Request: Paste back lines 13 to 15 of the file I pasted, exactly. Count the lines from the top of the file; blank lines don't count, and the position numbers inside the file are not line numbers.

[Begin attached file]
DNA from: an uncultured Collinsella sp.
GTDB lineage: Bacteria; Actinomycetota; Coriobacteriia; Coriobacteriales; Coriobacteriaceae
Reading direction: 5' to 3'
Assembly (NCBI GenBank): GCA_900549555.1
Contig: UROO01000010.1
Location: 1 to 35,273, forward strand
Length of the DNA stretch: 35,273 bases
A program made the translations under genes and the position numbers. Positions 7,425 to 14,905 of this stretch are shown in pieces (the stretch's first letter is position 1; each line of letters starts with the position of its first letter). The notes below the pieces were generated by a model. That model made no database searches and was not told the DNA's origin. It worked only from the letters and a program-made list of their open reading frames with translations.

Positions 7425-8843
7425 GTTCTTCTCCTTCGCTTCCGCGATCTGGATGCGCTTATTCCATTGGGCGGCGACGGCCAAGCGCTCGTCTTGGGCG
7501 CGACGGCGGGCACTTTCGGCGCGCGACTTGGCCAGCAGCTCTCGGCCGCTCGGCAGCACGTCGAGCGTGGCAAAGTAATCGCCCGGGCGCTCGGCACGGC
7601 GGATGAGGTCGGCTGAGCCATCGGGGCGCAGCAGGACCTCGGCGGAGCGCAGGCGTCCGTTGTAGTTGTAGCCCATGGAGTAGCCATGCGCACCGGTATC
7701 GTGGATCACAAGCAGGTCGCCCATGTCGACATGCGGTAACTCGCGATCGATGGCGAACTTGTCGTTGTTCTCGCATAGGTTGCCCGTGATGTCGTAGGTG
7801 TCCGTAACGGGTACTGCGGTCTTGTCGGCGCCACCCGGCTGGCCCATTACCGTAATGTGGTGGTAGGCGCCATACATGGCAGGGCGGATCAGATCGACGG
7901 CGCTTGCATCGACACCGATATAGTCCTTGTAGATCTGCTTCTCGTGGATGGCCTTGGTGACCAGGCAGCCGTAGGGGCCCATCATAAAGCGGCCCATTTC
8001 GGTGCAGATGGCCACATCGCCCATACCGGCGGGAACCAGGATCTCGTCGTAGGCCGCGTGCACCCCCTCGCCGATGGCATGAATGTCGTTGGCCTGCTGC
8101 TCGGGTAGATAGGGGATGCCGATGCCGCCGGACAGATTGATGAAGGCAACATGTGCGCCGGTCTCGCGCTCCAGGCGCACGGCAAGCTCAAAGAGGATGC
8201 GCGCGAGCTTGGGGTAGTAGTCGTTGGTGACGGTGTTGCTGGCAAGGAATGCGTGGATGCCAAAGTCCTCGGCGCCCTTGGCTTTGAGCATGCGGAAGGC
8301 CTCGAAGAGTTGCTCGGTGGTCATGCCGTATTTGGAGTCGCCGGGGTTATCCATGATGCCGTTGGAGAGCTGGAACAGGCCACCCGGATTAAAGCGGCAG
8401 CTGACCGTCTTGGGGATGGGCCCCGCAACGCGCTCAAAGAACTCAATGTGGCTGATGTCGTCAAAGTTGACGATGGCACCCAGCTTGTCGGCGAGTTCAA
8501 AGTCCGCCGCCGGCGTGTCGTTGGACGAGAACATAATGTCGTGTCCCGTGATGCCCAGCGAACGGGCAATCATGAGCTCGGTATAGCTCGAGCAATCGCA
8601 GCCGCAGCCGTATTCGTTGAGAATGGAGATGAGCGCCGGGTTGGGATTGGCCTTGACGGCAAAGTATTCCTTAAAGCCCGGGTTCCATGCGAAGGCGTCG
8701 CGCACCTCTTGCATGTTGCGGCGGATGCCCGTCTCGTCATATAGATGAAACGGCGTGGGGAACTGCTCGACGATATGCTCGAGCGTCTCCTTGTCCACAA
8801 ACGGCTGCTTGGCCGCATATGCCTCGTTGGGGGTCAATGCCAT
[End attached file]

7701 GTGGATCACAAGCAGGTCGCCCATGTCGACATGCGGTAACTCGCGATCGATGGCGAACTTGTCGTTGTTCTCGCATAGGTTGCCCGTGATGTCGTAGGTG
7801 TCCGTAACGGGTACTGCGGTCTTGTCGGCGCCACCCGGCTGGCCCATTACCGTAATGTGGTGGTAGGCGCCATACATGGCAGGGCGGATCAGATCGACGG
7901 CGCTTGCATCGACACCGATATAGTCCTTGTAGATCTGCTTCTCGTGGATGGCCTTGGTGACCAGGCAGCCGTAGGGGCCCATCATAAAGCGGCCCATTTC